• Lithium Energy’s test work produces high quality spherical graphite using flake graphite concentrate from the Burke project
  • Key design criteria metrics developed to support the BAM component of the Burke pre-feasibility study
  • Demand for graphite expected to grow as China moves to restrict exports
  • Further testing to be carried out along with planning for pilot plant


Special Report: Spheronising and purification test work confirm that Lithium Energy’s Burke project can provide exceptional feedstock to the battery anode materials market.

This is timed to perfection given the Chinese government’s recent announcement that it will place restrictions on graphite exports, potentially increasing the intrinsic value of all non-Chinese deposits.

Burke is 125km north of Cloncurry, next to Novonix’s Mt Dromedary graphite project, and around 783km from the port and future battery materials hub of Townsville, where the Queensland government wants to develop the Lansdown Eco-Industrial Precinct to produce downstream ingredients for battery tech.

The project currently has a resource of 9.1Mt grading 14.4% total graphitic carbon for 1.3Mt of contained graphite.

Metallurgical test work carried out by Lithium Energy (ASX:LEL) resulted in the production of graphite flake concentrate with 95% TGC, setting the stage for the next stage in the purified spherical graphite (PSG) development test work program.


Test work ‘surpasses expectations’ 

The test work carried out on the graphite flake concentrate in Germany resulted in the production of PSG with >99.97% TGC using potentially low-cost, environmentally safer, non-hydrofluoric acid processes.

Adding interest, the process produced two industry standard sized spherical graphite materials from one graphite flake stream, introducing wider scope for product marketing.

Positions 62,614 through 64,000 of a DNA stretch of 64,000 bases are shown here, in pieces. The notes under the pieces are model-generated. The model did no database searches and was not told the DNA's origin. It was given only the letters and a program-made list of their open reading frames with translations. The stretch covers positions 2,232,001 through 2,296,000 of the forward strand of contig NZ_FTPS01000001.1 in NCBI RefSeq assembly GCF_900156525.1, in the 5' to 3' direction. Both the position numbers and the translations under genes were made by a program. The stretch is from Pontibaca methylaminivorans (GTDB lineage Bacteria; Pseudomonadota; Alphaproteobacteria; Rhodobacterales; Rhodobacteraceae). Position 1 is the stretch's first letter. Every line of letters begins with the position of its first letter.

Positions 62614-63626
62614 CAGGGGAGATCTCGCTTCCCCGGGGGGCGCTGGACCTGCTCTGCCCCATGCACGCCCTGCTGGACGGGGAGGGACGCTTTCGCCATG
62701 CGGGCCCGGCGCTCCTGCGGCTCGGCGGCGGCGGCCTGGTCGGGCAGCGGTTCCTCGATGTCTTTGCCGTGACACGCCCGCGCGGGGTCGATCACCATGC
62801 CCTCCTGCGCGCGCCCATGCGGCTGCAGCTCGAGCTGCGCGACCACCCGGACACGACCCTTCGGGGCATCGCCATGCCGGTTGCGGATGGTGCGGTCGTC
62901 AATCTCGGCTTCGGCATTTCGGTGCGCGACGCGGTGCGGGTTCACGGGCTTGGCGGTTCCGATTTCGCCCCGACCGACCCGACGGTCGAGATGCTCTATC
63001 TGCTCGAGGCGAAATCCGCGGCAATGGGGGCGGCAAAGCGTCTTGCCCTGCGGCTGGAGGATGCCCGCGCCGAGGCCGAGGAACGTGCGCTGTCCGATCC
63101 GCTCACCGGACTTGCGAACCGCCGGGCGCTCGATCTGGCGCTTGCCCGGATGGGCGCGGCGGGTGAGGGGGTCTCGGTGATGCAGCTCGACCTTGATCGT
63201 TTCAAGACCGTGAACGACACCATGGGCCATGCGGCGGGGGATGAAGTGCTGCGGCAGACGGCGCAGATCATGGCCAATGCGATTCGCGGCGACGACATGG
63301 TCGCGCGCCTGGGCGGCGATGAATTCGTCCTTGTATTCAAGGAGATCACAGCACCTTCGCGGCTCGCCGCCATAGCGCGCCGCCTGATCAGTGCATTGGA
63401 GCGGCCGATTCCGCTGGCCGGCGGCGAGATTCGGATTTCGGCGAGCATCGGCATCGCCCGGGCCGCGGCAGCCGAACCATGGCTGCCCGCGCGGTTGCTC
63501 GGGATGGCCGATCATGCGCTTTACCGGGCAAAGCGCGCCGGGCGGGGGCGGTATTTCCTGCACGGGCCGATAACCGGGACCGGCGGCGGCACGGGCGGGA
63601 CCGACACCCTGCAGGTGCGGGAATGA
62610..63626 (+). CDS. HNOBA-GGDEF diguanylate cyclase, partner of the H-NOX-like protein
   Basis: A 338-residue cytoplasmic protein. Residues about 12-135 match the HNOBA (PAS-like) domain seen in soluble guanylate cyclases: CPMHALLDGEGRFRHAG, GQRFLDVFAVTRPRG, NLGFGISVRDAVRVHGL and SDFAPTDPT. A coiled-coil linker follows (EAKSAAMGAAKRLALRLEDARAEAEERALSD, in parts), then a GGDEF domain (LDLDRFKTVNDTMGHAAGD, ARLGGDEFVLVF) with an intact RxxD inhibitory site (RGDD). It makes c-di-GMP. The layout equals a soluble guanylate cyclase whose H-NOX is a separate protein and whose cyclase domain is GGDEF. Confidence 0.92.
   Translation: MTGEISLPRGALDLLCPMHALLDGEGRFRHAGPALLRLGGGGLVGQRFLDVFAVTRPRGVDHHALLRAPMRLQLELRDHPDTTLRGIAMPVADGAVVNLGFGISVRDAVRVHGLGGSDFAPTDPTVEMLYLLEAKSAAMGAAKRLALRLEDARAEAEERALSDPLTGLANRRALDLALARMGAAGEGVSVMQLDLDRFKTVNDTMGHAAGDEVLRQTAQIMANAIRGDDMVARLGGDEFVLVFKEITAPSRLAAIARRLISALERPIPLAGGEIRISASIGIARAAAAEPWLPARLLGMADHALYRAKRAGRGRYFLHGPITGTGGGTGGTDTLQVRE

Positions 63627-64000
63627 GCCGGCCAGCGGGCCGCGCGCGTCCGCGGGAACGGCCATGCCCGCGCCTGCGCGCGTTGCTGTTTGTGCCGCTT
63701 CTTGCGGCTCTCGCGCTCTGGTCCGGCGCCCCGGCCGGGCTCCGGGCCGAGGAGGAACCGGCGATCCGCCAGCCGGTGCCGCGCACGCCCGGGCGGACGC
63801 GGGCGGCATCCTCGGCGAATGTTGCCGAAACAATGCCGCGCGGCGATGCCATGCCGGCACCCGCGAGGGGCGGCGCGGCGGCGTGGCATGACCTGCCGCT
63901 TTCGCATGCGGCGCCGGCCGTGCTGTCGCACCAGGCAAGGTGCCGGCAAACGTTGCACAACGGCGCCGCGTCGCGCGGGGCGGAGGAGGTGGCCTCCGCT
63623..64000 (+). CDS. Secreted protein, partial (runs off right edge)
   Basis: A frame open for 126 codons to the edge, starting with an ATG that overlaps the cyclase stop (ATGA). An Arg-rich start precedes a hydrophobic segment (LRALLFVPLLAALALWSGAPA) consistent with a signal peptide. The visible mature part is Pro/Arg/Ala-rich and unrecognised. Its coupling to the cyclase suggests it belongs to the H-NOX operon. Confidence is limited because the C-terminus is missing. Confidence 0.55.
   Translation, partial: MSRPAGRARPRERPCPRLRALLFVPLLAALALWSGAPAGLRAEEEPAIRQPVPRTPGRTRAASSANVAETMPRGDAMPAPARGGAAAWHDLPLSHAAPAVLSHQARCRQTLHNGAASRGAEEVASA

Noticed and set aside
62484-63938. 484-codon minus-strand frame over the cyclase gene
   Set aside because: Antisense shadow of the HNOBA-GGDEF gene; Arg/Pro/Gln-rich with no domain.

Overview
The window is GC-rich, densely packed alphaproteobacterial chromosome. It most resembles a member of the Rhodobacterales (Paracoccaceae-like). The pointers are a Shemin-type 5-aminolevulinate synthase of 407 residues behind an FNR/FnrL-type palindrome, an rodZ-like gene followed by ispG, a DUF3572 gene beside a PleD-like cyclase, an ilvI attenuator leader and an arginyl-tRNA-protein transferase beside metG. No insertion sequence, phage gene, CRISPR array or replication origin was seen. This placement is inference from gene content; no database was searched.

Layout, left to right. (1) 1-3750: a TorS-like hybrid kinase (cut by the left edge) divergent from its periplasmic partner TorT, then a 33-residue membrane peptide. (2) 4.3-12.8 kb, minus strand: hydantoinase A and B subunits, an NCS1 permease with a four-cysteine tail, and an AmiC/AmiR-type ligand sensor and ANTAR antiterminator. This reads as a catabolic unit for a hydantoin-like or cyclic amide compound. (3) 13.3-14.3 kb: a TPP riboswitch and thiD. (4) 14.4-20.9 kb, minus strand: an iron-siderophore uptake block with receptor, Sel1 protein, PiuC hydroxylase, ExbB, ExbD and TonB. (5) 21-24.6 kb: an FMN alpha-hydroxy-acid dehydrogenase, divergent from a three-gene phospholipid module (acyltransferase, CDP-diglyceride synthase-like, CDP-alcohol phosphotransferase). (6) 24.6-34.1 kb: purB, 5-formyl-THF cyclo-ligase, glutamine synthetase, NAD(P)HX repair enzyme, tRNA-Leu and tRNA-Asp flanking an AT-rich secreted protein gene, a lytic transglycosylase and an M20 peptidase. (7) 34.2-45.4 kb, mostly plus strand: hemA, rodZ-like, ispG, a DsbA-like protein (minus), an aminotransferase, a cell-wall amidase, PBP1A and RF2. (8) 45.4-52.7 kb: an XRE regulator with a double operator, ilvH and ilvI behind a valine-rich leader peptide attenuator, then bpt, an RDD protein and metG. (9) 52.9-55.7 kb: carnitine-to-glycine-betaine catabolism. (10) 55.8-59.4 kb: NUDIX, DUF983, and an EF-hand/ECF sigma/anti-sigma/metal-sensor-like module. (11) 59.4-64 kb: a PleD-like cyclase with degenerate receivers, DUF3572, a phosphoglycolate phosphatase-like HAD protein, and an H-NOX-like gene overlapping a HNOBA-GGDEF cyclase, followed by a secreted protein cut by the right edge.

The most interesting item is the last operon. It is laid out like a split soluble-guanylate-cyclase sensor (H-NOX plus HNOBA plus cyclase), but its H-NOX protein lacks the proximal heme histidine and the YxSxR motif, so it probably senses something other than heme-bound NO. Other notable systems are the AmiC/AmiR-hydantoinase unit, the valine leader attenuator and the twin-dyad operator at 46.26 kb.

The process also achieved 63% overall graphite recovery in the spheronising process.

LEL has developed the key design criteria metrics to support the battery anode market (BAM) component of the Burke pre-feasibility study.

“The exceptional results of the BAM testwork conducted on the 95% TGC Burke graphite concentrate have surpassed expectations,” executive chairman William Johnson said.

“The development of a flowsheet that supports a two-product strategy, along with the exceptional purity of the final spherical purified graphite of 99.99% TGC, underpins the quality of the Burke graphite and supports the vertically integrated BAM strategy Lithium Energy is implementing.”


Graphite demand accelerating

Benchmark Minerals has forecast that 97 new graphite mines with production of at least 57,000tpa of graphite concentrate will be required by 2035 to meet lithium-ion battery demand.

China’s move to potentially restrict graphite exports will only serve to fuel demand for graphite, which makes up a big part of lithium-ion batteries.

“We anticipate that the restrictions placed on graphite exports by China will further tighten the market and accelerate the demand for natural graphite, which is a key battery anode material required in all Li-ion batteries,” Johnson added.

“Given the high quality BAM results from the Burke graphite deposit, the overall metallurgical characteristics and favourable location in northwest Queensland, the Burke graphite project is very well positioned to take advantage of this expected massive growth in demand for battery anode material.”

Lithium Energy (ASX:LEL)
Increased battery demand needs greater graphite supplies. Pic: Supplied (LEL).


Next steps

LEL has produced enough product to allow electrochemical testing to be undertaken.

This will provide the first cycle efficiency (discharge capacity / charge capacity), which defines the ultimate performance of the battery anode material.

Results from this testing will be released in Q1 2024.

Additionally, the laboratory testing will also provide design and target data to develop and install a BAM pilot plant, which will allow for further product optimisation and scale up metrics for production plant design to be determined.

PSG produced by the pilot plant will also be used in the BAM material pre-qualification process which is required to secure offtake agreements.



This article was developed in collaboration with Lithium Energy, a Stockhead advertiser at the time of publishing.


This article does not constitute financial product advice. You should consider obtaining independent advice before making any financial decisions.